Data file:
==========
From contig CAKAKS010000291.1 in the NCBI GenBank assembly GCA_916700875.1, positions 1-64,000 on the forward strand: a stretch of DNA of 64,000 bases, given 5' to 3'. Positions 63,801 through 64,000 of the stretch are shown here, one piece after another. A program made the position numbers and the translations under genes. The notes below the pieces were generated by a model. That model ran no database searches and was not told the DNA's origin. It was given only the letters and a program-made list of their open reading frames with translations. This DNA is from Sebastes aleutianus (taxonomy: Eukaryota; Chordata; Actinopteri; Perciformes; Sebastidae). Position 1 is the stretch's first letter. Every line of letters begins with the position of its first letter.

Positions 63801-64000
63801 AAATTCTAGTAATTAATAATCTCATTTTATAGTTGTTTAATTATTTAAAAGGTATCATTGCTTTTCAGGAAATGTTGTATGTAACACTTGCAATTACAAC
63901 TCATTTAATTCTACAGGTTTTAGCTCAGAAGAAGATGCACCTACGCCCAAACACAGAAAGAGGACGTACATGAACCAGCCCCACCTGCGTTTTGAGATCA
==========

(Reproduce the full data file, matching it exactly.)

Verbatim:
From contig CAKAKS010000291.1 in the NCBI GenBank assembly GCA_916700875.1, positions 1-64,000 on the forward strand: a stretch of DNA of 64,000 bases, given 5' to 3'. Positions 63,801 through 64,000 of the stretch are shown here, one piece after another. A program made the position numbers and the translations under genes. The notes below the pieces were generated by a model. That model ran no database searches and was not told the DNA's origin. It was given only the letters and a program-made list of their open reading frames with translations. This DNA is from Sebastes aleutianus (taxonomy: Eukaryota; Chordata; Actinopteri; Perciformes; Sebastidae). Position 1 is the stretch's first letter. Every line of letters begins with the position of its first letter.

Positions 63801-64000
63801 AAATTCTAGTAATTAATAATCTCATTTTATAGTTGTTTAATTATTTAAAAGGTATCATTGCTTTTCAGGAAATGTTGTATGTAACACTTGCAATTACAAC
63901 TCATTTAATTCTACAGGTTTTAGCTCAGAAGAAGATGCACCTACGCCCAAACACAGAAAGAGGACGTACATGAACCAGCCCCACCTGCGTTTTGAGATCA